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Doorway Handstand (Part 2)

George Launchbury

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George Launchbury

Morning All,

As a follow-up post to: Doorway Handstand (part 1)

I was warming up at my gym toward the end of last week, and a fella who recognised some of the movements struck up a conversation. He's an ex-international trampolinist and was a head coach at Heathrow Gymnastics a while back. Nice guy, and very helpful. Obviously I took the chance to ask his advice on a number of things.

I was quite surprised when he mentioned (totally unsolicited) that one of the ways he'd had success teaching adults a solid handstand ...was in a doorway!? The main difference to my own (retrospectively unoriginal) idea was that he preferred to have the legs scissored - one to the front and one to the rear of the door frame, with only an inch or two of space each way. The legs would be alternated, either during a set, or between sets.

When I tried it over the weekend I found it still easy enough to keep the glutes squeezed and knees locked, and keep what felt like a solid body position all the way to my toes. Although I could feel exactly when I was falling forward and backward, I never really got to a point I couldn't come back from using only my wrist/finger strength. The advantage to my mind is that I got to experience going past, and back from, the points of no return multiple times without break in form.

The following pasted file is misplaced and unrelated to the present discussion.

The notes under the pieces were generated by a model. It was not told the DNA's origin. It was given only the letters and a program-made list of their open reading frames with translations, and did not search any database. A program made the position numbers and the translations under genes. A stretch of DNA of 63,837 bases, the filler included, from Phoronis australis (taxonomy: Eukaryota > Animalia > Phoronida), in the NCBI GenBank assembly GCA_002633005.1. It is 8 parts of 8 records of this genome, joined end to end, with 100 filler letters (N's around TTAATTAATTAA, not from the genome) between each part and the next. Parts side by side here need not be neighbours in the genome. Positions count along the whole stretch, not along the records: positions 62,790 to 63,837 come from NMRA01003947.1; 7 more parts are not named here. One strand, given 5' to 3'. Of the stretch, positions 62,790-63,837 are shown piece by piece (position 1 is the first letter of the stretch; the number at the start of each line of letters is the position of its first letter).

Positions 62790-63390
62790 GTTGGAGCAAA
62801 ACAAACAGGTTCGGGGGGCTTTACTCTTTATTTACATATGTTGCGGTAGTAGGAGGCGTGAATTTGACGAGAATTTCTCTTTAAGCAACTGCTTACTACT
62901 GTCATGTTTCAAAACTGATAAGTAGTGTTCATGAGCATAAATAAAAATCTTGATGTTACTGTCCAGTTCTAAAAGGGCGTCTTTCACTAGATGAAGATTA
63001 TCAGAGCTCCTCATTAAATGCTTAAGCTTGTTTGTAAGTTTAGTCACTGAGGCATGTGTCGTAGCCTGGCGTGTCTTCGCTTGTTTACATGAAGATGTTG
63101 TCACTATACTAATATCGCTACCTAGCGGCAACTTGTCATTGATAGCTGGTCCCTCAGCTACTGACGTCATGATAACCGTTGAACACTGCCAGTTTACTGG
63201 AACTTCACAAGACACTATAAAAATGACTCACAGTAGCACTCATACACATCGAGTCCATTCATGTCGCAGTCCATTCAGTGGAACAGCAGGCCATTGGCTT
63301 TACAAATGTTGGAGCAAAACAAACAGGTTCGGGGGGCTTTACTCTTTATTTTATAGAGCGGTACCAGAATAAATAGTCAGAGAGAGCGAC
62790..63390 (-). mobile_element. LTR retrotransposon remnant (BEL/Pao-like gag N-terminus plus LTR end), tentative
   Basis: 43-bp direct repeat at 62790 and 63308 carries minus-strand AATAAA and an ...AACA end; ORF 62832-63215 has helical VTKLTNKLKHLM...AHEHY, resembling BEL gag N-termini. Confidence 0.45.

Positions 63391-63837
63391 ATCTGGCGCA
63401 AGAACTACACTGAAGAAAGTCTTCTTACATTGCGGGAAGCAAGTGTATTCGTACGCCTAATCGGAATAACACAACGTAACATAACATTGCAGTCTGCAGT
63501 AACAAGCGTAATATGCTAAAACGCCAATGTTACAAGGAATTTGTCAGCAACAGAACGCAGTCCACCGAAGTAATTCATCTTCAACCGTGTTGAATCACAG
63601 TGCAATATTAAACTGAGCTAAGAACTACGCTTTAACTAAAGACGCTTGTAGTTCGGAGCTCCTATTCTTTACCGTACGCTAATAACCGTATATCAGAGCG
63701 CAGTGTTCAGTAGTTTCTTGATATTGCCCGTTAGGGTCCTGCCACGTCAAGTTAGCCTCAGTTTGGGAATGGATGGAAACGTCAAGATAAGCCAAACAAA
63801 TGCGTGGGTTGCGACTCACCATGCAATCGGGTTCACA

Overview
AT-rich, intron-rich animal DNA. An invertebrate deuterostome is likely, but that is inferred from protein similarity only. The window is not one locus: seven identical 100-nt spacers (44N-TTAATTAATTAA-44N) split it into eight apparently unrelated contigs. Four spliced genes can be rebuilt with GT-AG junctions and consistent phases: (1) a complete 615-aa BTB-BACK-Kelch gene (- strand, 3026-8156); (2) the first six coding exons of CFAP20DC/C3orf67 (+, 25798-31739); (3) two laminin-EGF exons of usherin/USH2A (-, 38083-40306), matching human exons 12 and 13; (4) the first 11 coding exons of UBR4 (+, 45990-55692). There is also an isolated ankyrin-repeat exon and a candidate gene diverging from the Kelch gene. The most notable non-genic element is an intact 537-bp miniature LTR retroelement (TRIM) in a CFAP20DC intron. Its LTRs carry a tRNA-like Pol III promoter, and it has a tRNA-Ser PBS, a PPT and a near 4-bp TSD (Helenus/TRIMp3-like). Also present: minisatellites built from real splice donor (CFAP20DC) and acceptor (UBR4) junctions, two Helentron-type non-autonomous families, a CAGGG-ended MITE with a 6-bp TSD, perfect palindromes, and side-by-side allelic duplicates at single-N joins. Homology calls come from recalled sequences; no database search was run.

I only had time to try this a few times over the weekend, but was surprised by the long (for me) holds I was able to achieve after a few corrections. It was almost like my fingers/wrists were feeling "too much pressure that time ...oops, not quite enough ...little bit too much ...just right". A little like Goldilocks and the porridge. I imagine this is one of the advantages of being handspotted in HS?

NB: I see this as mainly a good tool for helping with the skill side of learning a basic handstand (proprioception, awareness, exposure, etc) without proper hands-on coaching. It is not a replacement for putting in the requisite time/effort doing the strengthening, conditioning and positional drills recommended elsewhere in this section. Also, as was covered before, you will need to be able to step/roll/cartwheel out of an overbalanced handstand if you are to practice away from the wall safely.



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Very interesting. I have never used this method, but it sounds fine and more importantly it is already giving you results quickly.

My one caution here is to keep the training load under control; e.g. not attempting to stay up too long each turn. I found one of Ido's latest posts very interesting in that he was recommending working in sets of 30 seconds coupled with 45 seconds of rest for 12 cycles.

Yours in Fitness,

Coach Sommer

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George and Coach, thanks for the information.

I will be implementing this into my training.

Hope it works well.

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thanks, coach. I don't remember that post but I have been playing with extending my gymnasts and the tumblers rest times because it started becoming too metconnish and they didn't seem to have enough rest. I first noticed 15s was not enough and have upped to 30s currently, but I will see about matching time of work for rest ( similar to how I used to run sprint intervals of 1-800 )

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Guest Valentin

Hi George

That is very interesting.. The way i am picturing the drill it requires split legs? Is that correct.

This is not really a problem per say, but is does to some degree effect the pelvic rotation (if what i am picturing is correct). However in principle its a great alternative to as you suggested the hand spotted method.

I like it!

Thanks for sharing.

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